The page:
Has anyone here went from a PC Tower desktop to a laptop ? If so why and do you feel it was worth it?

ng4ever

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Mobility can be a plus. Cost followed by heat can be big negatives.

I have a high end Alienware m15, but typically daily a 15.6" i5 XPS. Z

Do laptops cause more heat than desktops or are you talking about putting more strain on the hardware ? Sorry not trying to be confusing.
 
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Do laptops cause more heat than desktops or are you talking about putting more strain on the hardware ? Sorry not trying to be confusing.

Basically, because of their smaller form factor, cramped internal conditions, and reduced mass (i.e., heatsinks are heavy), they are less capable of dumping any heat generated by the CPU/GPU/etc. So they get hotter that a typical desktop ever would, and are more likely to throttle. Laptop CPUs/GPUs also typically have lower TDP to compensate.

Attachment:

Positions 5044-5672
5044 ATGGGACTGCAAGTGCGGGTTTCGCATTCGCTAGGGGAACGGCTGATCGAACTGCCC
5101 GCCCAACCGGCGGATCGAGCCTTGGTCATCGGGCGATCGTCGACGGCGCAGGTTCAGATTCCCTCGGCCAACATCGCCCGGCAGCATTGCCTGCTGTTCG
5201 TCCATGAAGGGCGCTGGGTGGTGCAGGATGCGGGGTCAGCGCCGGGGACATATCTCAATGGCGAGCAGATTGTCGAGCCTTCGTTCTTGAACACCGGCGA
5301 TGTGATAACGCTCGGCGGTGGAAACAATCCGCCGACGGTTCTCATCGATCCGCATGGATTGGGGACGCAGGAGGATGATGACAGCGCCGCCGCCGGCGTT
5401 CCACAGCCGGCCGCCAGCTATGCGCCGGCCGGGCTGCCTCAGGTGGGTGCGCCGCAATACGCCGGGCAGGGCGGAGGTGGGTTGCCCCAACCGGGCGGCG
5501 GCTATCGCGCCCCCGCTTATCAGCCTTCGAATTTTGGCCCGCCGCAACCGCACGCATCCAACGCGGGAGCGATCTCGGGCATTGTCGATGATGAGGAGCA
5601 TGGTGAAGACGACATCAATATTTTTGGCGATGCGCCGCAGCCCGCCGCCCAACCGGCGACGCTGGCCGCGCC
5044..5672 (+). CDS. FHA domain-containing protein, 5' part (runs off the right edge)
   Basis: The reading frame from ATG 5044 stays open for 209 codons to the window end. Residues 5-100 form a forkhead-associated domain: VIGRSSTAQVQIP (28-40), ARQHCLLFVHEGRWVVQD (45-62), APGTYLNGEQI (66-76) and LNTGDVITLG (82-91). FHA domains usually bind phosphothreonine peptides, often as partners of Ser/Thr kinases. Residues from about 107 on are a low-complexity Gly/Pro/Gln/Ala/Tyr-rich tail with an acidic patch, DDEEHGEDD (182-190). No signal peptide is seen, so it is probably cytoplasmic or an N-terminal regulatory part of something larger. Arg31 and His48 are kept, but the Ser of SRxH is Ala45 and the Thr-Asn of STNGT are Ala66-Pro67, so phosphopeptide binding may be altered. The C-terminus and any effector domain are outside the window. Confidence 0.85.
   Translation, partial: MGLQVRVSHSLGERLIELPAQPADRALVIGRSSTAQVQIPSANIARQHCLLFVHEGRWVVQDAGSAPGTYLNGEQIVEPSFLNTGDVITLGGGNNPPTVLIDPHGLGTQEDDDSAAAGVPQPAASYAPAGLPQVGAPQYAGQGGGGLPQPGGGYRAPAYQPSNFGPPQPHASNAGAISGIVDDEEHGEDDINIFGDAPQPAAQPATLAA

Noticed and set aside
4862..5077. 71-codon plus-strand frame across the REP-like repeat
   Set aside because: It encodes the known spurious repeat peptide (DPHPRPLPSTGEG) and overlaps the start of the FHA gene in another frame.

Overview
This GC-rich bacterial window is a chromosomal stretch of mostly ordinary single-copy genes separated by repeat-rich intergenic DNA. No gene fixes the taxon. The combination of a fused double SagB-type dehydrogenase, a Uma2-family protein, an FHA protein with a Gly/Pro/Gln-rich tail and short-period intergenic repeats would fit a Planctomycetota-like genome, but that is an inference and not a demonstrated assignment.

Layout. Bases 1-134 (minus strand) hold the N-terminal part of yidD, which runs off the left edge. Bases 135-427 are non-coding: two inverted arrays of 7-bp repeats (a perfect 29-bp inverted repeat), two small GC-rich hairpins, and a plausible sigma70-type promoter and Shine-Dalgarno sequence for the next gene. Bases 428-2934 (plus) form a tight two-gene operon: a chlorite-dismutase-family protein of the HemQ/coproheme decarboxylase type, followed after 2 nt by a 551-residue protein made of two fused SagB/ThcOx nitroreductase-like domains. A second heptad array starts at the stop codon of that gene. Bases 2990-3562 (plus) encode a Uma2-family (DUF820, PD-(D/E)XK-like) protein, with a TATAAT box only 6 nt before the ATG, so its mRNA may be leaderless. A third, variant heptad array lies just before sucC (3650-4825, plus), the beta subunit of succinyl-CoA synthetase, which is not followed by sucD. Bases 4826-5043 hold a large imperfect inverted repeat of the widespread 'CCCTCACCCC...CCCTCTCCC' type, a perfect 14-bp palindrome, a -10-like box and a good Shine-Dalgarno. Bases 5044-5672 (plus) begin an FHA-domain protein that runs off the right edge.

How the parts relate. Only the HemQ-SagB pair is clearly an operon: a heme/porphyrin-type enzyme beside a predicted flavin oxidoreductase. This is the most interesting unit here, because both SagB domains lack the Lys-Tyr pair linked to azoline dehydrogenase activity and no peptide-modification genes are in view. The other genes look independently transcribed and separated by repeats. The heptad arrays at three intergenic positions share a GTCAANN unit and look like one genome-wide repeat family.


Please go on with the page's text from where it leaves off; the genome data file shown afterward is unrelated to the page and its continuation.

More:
ng4ever

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Does it matter to have a dedicated graphics card if you don't game on a laptop ?
 

kirbyrj

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Does it matter to have a dedicated graphics card if you don't game on a laptop ?

No not really. The IGP will generally be sufficient for any 2D/Desktop tasks as well as external output probably up to 4K 30Hz as long as it is somewhat recent. Shouldn't have a problem playing video, Netflix, YT, etc. either.
 

Aurelius

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Is there any advantages ?

Portability is the obvious advantage, but there are a few others.

A laptop can be really helpful if there's a power outage. You can finish work or even keep going as usual if you have a phone with a tethering-friendly service plan. As someone who has worked from home for a long time, having a laptop (even as a backup) is a must.

The small footprint also helps. A laptop can consume a fair amount of space if you treat it like a desktop (external keyboard/mouse/monitor), but by itself it's quite compact. You can also tuck it away when you're done.

Like all-in-one PCs, it minimizes the number of cables and accessories you need if you don't have particularly stringent demands. That can be rather important if you have pets or young kids who tend to play with wires.